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Monday, August 30, 2010

He Decided to Make a Difference

Both as a reader and as a bookseller, I approach self-published books warily and have written about this topic in an earlier post. Too many such books are badly written in the first place and/or don’t get the editing they need, and even the best-produced can fall stillborn without a good marketing and distribution plan, also often lacking. A couple of northern Michigan mystery writers, Aaron Stander and Robert Underhill, are among the exceptions that prove the rule, but there are others, and yesterday, completely by chance (digging through a box of used books someone dropped off at the store), I came upon a nugget of gold, Extra Hands, by Jack Orchard, and very, very early this morning after half an hour sitting out by the meadow under moonlight and stars, I finished the story. Next obvious step was to go online, where I was not surprised that my search turned up the news that Orchard had died a year ago July (2009) at the age of 41.

What’s important and inspiring about entrepreneur Orchard’s story is not his illness, not his death but his decision to create a meaningful life, while he had time, by doing for others. Here is an excerpt from his obituary in the St. Louis Beacon, his hometown newspaper.
One of the most improbable things Mr. Orchard did was write a 183-page book after most of his body had ceased to function, including his fingers and his voice. He wrote his memoir, “Extra Hands-Grasping for a Meaningful Life,” with his eyes. He learned to use Eyegaze, a special computer that tracks eye movements and types the letters on a screen, at the highest speed possible. Proceeds from “Extra Hands” were used to fund the nonprofit foundation he founded, Extra Hands - ALS, that paired high school and college student helpers with people living with ALS because, he said, ALS can be a lonely disease.

He founded Extra Hands for ALS and the Jack Orchard ALS Foundation. His faith was humanism, and he lived it.

8 comments:

Karen Casebeer said...

Interesting post, Pamela. I think self-publishing is changing with more and more respectable writers getting a start through that process, especially with first books. It's becoming increasingly difficult for authors to get picked up nowadays through mainstream publishers. BTW, just returned from a week long trip to the UP and when we visited the Diner for ice cream in Grand Marais, wearing our Northport t-shirts, of course, the owner knew you. Small world, indeed.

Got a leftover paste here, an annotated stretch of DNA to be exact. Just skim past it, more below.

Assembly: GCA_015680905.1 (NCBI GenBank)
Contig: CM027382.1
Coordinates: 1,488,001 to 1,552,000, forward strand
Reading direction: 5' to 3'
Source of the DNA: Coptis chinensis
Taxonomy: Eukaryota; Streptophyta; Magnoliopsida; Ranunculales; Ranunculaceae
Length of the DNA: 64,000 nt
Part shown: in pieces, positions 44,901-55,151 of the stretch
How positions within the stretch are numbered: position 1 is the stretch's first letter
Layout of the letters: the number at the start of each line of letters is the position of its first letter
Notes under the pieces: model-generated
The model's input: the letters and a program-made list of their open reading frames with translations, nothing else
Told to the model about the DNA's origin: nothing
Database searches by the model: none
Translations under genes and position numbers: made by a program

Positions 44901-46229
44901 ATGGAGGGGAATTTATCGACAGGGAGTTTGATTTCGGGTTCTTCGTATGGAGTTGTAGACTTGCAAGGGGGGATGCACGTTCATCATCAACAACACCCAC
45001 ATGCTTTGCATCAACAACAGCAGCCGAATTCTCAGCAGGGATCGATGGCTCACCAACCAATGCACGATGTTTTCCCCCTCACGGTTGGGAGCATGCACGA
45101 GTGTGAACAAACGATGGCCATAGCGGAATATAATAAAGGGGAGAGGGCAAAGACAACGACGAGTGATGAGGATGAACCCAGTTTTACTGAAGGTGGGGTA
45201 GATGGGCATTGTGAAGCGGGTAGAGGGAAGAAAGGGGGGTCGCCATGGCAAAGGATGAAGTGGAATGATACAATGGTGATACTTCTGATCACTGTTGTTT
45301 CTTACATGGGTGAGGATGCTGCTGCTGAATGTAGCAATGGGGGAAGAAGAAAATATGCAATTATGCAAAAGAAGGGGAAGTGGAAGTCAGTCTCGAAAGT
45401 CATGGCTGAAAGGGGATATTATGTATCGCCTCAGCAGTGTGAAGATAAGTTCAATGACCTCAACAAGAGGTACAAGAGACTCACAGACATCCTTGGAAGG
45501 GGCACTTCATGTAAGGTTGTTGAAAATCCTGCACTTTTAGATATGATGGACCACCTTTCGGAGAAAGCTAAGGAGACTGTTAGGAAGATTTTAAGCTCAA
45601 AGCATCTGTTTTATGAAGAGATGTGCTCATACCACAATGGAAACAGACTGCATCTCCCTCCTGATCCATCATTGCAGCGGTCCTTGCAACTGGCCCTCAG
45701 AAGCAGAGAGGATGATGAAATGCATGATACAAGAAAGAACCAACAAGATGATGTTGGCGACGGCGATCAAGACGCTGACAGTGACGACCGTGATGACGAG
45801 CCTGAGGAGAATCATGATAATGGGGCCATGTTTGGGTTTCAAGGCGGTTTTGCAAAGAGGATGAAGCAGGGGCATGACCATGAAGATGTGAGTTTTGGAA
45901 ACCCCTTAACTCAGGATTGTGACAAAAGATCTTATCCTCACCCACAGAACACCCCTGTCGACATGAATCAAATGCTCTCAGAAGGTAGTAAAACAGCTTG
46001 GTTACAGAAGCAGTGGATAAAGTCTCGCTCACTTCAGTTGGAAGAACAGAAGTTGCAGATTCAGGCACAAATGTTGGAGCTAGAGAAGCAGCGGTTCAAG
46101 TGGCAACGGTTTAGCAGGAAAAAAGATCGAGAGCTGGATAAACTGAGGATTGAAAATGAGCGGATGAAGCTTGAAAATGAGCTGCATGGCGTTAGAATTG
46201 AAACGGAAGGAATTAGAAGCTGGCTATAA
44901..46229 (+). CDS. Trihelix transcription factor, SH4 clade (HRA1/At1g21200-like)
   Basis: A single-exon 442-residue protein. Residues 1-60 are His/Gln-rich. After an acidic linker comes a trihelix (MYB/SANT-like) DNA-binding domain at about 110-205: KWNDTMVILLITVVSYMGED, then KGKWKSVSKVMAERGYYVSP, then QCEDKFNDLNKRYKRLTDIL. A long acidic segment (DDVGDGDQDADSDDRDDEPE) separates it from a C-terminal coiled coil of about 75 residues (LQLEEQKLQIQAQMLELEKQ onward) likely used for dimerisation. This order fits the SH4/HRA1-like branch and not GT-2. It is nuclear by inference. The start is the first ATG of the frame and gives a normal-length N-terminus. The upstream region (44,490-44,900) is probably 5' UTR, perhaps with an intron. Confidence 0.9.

P. J. Grath said...

You're undoubtedly right, Karen, that more and better writers are now self-publishing their work. And/but (logically equivalent!) there isn't any way I can think of to prevent bad stuff from being self-published, which is where the traditional methods still offer an advantage to booksellers, buyers and readers.

You met Ellen Airgood! Yes, indeed, we know her. Did you know she is to have a book published by Viking Penguin? Last I heard (a few weeks ago), the title was still up in the air. Did she mention it, by any chance?

Michigan writers! Small, RICH world!

torchlakeviews said...

First of all, thank you for drawing Jack Orchard's book to my attention. Independent booksellers are invaluable.

Now then. While I concede that many "self-published" books are in serious need of professional editing, design, printing and marketing, there isn't any way I can think of to prevent bad stuff from being published by "traditional methods" either. And apparently there's no end to the twaddle that some academic presses will impose on students.

It is wonderful when a worthy writer lands a contract with a mainstream publishing house, but it is also wonderful when a worthy and entrepreneurial sort of writer manages to make a living independently.

I don't think of independent writers as amateurs any more than I think of the farmers at the weekly markets as amateurs. Big publishing houses, like agribusinesses, are sophisticated and efficient. But they'll never sell you an heirloom tomato . . . :)

P. J. Grath said...

Peace, peace! Excerpts from Jack Orchard's book on new post....

P. J. Grath said...

Actually, there are whole categories of books I approach warily, but I don't think I'll open another can of worms by listing the categories. I'd rather the attention today go to Jack Orchard's life and legacy.

Karen Casebeer said...

Pamela...Actually, it was a man, around our same age range, that we met. I cannot remember his name, but it seems that it began with a D, such as Devon, or Darren, or ??? Sorry, but that piece escapes me. Karen

P. J. Grath said...

Ah, yes, Ellen's husband, the one who cooks all those wonderful meals at the West Bay Diner. Excuse me while I go shake up my head until his name falls back out. He's usually behind the scenes, and we have most of our conversations with Ellen.

P. J. Grath said...

Ellen's husband's name is Rick! It's Rick and Ellen who own and run the West Bay Diner in Grand Marais. There is also another young woman, Jenna, who waits on tables. Great Up North place to go!